TackleTour Tournament Interview : John Crews, BASS Elite Series Pro
Location of Interview:
Lake Eufaula, GA
The Premise: TackleTour is going to hold a bass fishing tournament, but in keeping with our tradition, the gear is going to play an active roll in how the tourney is structured. In the past, we've been known concentrate our review seasons around specific techniques or types of baits. We're going to run our tournament in the same manner. Four days, four different themes, and our interest is to see how the pros go about selecting the gear they'll need to fish this tournament.
In the TT Interview Hot Seat : John Crews, BASS Elite Series Pro.
Hot Seat: In our continuing series of interviews, we're sitting down with different pros and going through their tackle selections for each day of our tourney, one at a time. Today, we sit down with John Crews, BASS Elite Series Pro. John Crews's sponsors include Spro, Gamakatsu, Motorguide, Mercury Outboards, Vicious, Lowrance, Stormr, Evan Williams Bourbon, and Cashion fishing rods with whom he signed after our interview. Of course, John Crews is also owner and CEO of Missile Baits.
John Crews is owner and CEO of Missile Baits.
Day One: We're going to give the pros a technique they can use to search out active fish. You know what that means? Yup, it's time to tie one on, toss it out, and crank it up! Cranking is the name of the game on Day One and we want to know what a pro looks for in a good cranking rod, cranking reel, and their preference in cranking line.
Day One - time to tie one on, toss it out, and crank it up!
John Crews : I love to throw crankbaits shallow when I'm searching for fish. The Spro Fat John is my primary power fishing, shallow running crankbait. This bait not only catches fish bouncing off cover, but it catches them in open water too because it has a naturally erratic action. I usually fish it on 14lb Vicious Exact Monofilament spooled on a 6.4:1 reel mounted on a 7' medium heavy powered graphite rod. I like mono for moving baits because its more supple and casts further than fluorocarbon line and with the treble hooks I feel I land a couple percent more fish.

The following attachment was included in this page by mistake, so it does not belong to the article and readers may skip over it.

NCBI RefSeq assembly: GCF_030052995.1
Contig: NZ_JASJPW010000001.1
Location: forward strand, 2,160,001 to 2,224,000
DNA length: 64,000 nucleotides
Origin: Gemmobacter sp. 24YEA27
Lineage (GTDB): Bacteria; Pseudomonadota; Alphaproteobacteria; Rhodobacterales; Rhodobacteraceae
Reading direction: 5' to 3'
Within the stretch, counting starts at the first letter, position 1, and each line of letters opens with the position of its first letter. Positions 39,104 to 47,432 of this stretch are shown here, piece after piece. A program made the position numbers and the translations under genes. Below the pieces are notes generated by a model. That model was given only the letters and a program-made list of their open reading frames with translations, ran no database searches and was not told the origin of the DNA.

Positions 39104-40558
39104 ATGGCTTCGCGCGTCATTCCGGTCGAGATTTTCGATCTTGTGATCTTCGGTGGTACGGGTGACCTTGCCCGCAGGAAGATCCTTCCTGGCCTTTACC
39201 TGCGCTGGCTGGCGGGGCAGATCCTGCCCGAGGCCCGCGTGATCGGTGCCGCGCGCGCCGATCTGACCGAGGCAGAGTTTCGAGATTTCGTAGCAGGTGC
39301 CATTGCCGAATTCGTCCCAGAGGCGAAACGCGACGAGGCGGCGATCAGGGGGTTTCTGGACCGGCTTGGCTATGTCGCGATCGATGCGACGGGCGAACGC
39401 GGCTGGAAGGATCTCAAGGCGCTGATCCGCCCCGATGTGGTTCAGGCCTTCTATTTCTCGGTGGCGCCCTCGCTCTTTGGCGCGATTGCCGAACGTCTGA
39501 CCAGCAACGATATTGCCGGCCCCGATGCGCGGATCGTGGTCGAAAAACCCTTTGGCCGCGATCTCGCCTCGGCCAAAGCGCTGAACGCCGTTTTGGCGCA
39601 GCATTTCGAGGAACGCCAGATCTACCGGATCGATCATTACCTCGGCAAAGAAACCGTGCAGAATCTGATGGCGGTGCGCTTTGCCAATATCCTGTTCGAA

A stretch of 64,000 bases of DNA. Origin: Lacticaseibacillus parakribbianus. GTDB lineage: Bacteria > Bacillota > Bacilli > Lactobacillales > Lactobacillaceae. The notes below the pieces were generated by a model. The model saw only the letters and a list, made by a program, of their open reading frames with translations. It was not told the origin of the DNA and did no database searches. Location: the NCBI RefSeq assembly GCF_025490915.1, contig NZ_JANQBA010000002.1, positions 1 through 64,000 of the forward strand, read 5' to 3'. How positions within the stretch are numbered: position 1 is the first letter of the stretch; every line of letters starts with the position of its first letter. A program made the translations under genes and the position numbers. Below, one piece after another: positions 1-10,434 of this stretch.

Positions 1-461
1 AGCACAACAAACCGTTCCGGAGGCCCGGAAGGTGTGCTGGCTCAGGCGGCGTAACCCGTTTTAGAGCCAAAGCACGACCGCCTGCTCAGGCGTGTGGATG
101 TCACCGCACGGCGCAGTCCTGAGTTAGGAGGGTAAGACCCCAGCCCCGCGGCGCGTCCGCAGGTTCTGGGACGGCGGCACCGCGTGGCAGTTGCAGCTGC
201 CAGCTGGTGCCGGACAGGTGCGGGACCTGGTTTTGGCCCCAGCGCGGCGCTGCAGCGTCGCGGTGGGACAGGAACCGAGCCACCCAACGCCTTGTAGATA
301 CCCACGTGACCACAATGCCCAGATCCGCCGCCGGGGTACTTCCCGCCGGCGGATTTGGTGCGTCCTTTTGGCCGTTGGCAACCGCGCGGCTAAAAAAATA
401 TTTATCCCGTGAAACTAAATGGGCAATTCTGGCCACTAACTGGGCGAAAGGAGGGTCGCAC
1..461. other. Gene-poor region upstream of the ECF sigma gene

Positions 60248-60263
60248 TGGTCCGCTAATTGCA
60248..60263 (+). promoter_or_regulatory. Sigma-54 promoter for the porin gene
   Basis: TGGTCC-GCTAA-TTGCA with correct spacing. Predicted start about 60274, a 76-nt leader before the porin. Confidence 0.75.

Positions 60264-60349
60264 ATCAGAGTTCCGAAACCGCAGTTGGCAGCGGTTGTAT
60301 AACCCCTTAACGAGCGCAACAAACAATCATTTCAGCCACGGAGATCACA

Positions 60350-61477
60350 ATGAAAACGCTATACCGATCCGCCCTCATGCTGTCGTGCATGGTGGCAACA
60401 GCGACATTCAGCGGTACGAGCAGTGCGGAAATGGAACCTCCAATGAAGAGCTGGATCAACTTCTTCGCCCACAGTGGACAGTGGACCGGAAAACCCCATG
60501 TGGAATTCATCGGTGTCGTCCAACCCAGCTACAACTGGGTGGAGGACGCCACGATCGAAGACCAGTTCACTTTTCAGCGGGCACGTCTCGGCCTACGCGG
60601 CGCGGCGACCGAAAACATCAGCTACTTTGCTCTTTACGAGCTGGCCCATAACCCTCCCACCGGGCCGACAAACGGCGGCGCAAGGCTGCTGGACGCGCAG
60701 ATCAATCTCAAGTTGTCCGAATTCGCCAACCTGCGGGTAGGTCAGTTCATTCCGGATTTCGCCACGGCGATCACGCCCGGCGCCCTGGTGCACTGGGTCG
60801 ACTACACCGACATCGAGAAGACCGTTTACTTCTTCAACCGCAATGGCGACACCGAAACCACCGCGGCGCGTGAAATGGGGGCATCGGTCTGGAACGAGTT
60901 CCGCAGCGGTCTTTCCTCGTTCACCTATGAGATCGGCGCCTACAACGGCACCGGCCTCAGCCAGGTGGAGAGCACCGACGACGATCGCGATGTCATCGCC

What I'm looking for when throwing this bait are ambush points like steeper banks, drop offs, points, isolated cover. I make repeated casts to these spots at different angles to try and trigger a strike. After three or four fish you start to see a pattern of where the fish are setting up and what angle they are looking for the bait to run.
Crews's crank of choice is the Spro Fat John.
Day Two: Now that the pros know where the fish are, day two is going to be about working through those concentrated schools of fish on their way to a big limit. That's right, it's time to get a little wacky as we allow the pros to punch, drag, dissect, create and fish from top to bottom with craws, lizards, frogs, toads, spider jigs, swimbaits and any variety of other creatures on their way to a hefty limit because day two is all about the fever - Creature Fever. How do the pros approach fishing soft plastics?
John Crews introduces his new bait, the Missile Baits Destroyer!
John Crews : When it's time to start picking structure apart and catching some bigger fish, I'm pulling out my new Missile Baits Destroyer. It's a combination of the DBomb, the Tomahawk, and a creature bait all rolled into one. It's a larger profile bait, even larger than the DBomb. I usually fish it on 20lb Vicious ProElite Fluorocarbon using a 3/8ths to half ounce weight most of the time, with a Gamakatsu Heavy Cover Worm hook in 5/0 all on a 7'6" flipping stick and a 7.0:1 reel. I like high speed reels when flipping and pitching because I can take up a lot of slack before setting the hook.
The Destroyer is built to trigger fish on the fall but also once it hits the bottom, if you fish it slow, in the heart of the cover, the tails fall around and settle to the bottom driving those fish crazy. I've had a lot of hits just popping the Destroyer, letting it sit and having those tails swirl around in the current and pow! So even though I'm fishing slow, the Destroyer lets me cover each laydown or spot more effectively. I make one or two really good casts into these spots, then move on to the next spot instead of making a dozen faster casts in the same spot.
Introducing the new, Missile Baits Destroyer!
Day Three: They've found the fish, and have picked through the schools to fill their limits. The water has been pounded and the fish are feeling pressured. What in the world are the pros going to do on Day Three of our tourney? It's time to turn the "F" word. Downsizing baits and line, switching to light powered rods, slowing down that presentation, you know what all of that means. It's time to declare, "What the Finesse?!?!" Day three of our tourney is all about finesse.